WildFly 10 Final released !

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On the 29th January 2016 WildFly 10 Final has been released! Let's have a quick breakthough its features.

New messaging subsystem: the new messaging provider embedded in WildFly 10 is Apache Artemis MQ which is derived from the HornetQ project, recently donated to the Apache foundation. The new messaging provides retains compatibility with the former HornetQ both in terms of architecture components (Acceptors/Connectors) and in terms of default destination names:

<subsystem xmlns="urn:jboss:domain:messaging-activemq:1.0">
    <server name="default">
        <security-setting name="#">
            <role name="guest" send="true" consume="true" create-non-durable-queue="true" delete-non-durable-queue="true"/>
        </security-setting>
        <address-setting name="#" dead-letter-address="jms.queue.DLQ" expiry-address="jms.queue.ExpiryQueue" max-size-bytes="10485760" page-size-bytes="2097152" message-counter-history-day-limit="10"/>
        <http-connector name="http-connector" socket-binding="http" endpoint="http-acceptor"/>
        <http-connector name="http-connector-throughput" socket-binding="http" endpoint="http-acceptor-throughput">
            <param name="batch-delay" value="50"/>
        </http-connector>
        <in-vm-connector name="in-vm" server-id="0"/>
        <http-acceptor name="http-acceptor" http-listener="default"/>
        <http-acceptor name="http-acceptor-throughput" http-listener="default">
            <param name="batch-delay" value="50"/>
            <param name="direct-deliver" value="false"/>
        </http-acceptor>
        <in-vm-acceptor name="in-vm" server-id="0"/>
        <jms-queue name="ExpiryQueue" entries="java:/jms/queue/ExpiryQueue"/>
        <jms-queue name="DLQ" entries="java:/jms/queue/DLQ"/>
        <connection-factory name="InVmConnectionFactory" connectors="in-vm" entries="java:/ConnectionFactory"/>
        <connection-factory name="RemoteConnectionFactory" connectors="http-connector" entries="java:jboss/exported/jms/RemoteConnectionFactory"/>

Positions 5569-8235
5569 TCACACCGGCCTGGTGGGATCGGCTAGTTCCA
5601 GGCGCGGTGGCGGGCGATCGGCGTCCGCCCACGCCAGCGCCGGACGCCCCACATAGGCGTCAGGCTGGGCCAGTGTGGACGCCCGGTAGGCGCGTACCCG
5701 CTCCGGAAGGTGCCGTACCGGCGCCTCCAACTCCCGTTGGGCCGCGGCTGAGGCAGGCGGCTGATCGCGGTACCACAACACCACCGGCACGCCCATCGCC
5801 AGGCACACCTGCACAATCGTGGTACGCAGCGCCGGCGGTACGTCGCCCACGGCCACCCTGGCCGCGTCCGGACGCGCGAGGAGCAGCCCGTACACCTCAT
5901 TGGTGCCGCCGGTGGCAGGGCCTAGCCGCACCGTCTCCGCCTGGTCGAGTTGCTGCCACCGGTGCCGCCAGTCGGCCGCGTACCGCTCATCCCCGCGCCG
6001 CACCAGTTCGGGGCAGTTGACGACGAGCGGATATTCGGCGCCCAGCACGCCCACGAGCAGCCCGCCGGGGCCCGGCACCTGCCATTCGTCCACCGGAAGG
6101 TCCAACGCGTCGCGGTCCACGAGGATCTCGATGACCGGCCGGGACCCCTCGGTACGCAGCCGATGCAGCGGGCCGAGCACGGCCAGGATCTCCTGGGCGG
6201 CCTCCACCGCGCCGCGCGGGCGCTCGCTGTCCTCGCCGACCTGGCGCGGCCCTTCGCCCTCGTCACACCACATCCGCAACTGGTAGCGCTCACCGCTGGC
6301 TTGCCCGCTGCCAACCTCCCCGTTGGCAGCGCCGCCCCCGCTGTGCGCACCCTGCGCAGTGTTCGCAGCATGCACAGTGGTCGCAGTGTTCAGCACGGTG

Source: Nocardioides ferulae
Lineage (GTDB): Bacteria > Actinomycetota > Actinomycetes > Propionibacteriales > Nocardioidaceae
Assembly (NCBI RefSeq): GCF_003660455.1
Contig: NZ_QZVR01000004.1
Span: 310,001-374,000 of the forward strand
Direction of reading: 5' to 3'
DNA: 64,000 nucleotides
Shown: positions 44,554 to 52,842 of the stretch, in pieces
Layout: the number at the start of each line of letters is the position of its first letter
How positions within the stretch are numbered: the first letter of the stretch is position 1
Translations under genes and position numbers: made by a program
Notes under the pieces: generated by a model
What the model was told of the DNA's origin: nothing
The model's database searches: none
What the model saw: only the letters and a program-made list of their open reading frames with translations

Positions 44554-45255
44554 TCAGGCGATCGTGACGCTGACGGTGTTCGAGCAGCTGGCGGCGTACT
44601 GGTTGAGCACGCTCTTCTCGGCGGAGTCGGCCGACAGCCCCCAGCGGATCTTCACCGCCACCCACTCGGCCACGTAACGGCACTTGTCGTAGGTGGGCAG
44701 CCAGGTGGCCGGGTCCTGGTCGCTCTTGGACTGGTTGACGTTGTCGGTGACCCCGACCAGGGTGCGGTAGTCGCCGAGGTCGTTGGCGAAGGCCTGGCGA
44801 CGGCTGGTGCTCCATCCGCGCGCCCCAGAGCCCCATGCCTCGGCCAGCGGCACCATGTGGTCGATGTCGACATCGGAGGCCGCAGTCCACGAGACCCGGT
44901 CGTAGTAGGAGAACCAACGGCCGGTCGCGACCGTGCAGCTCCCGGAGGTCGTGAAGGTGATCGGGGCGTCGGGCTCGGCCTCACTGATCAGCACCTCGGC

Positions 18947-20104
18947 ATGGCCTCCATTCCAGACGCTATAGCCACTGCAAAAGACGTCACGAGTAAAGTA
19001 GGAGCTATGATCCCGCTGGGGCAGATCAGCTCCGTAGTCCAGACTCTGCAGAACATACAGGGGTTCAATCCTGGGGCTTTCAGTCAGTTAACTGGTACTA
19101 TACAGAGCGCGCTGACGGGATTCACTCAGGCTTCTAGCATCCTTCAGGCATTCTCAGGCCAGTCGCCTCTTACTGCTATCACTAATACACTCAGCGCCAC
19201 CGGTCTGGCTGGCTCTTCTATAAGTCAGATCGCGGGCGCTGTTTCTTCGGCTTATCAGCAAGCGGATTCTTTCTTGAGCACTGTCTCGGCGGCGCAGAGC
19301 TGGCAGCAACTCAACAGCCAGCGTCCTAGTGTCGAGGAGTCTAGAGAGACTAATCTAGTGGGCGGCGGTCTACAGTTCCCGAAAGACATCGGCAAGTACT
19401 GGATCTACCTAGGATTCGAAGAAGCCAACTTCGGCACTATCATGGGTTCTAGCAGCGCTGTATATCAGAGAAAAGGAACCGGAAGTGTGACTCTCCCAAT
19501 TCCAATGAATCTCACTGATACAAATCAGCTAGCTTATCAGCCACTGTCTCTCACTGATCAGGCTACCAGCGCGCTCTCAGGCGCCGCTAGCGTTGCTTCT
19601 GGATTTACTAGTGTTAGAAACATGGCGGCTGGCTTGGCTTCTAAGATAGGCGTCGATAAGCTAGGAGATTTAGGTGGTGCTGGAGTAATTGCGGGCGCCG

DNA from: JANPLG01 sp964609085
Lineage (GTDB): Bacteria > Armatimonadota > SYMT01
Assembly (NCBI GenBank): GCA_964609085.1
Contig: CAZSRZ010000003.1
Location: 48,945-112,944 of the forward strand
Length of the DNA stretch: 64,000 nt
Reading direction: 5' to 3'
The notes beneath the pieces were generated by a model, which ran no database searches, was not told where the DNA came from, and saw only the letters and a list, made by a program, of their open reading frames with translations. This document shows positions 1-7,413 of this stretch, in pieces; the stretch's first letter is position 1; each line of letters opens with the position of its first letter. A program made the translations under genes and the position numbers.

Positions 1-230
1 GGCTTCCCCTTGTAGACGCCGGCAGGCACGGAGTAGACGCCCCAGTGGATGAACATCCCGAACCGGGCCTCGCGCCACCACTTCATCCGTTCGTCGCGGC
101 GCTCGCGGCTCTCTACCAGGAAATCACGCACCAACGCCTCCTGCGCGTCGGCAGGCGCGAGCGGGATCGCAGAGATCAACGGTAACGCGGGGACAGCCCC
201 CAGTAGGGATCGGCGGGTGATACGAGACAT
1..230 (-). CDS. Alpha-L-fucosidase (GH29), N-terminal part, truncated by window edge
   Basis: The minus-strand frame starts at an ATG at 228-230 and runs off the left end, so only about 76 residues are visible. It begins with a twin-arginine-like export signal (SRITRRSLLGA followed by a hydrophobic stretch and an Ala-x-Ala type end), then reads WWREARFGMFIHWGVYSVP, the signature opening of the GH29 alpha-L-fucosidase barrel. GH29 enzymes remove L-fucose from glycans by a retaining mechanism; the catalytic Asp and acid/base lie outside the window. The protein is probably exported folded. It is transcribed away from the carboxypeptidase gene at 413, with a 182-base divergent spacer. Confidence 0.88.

<pooled-connection-factory name="activemq-ra" transaction="xa" connectors="in-vm" entries="java:/JmsXA java:jboss/DefaultJMSConnectionFactory"/>
    </server>
</subsystem>

As for HornetQ, you can use ArtemisMQ also as standalone project. The following tutorial discusses about running an example JMS application on ArtemisMQ.


Capabilities: Beginning with WildFly 10 the application server's management layer includes a mechanism for allowing different parts of the system to integrate with each other in a loosely coupled manner. This happens thanks to a new component called “Capability”. To make a capability available, you must package its resources in one or more modules and make them available to the classloading system.
Typically a Capability works out by registering a service with the WildFly's ServiceContainer, and then dependent capabilities depend on that service. The WildFly Core management layer orchestrates registration of those services and service dependencies by providing a means to discover service names.  Some capabilities are automatically part of a WildFly Core based process, but in most cases the configuration provided by the end user (i.e. in standalone.xml, domain.xml and host.xml) determines what capabilities are present at runtime. 

You can read more about Capabilities on the following github doc: https://github.com/darranl/wildfly-capabilities


Improved ejb subsystem: the ejb pooling configuration has been revamped so that now it includes multiple self­tuning policies applicable to Stateless EJB and to Message Driven Beans.For example, now WildFly now pools stateless session beans by default, using a pool size derived from the size of the IO worker pool. The IO worker pool in turn is computed based on the io system resources You can check it with the following CLI query: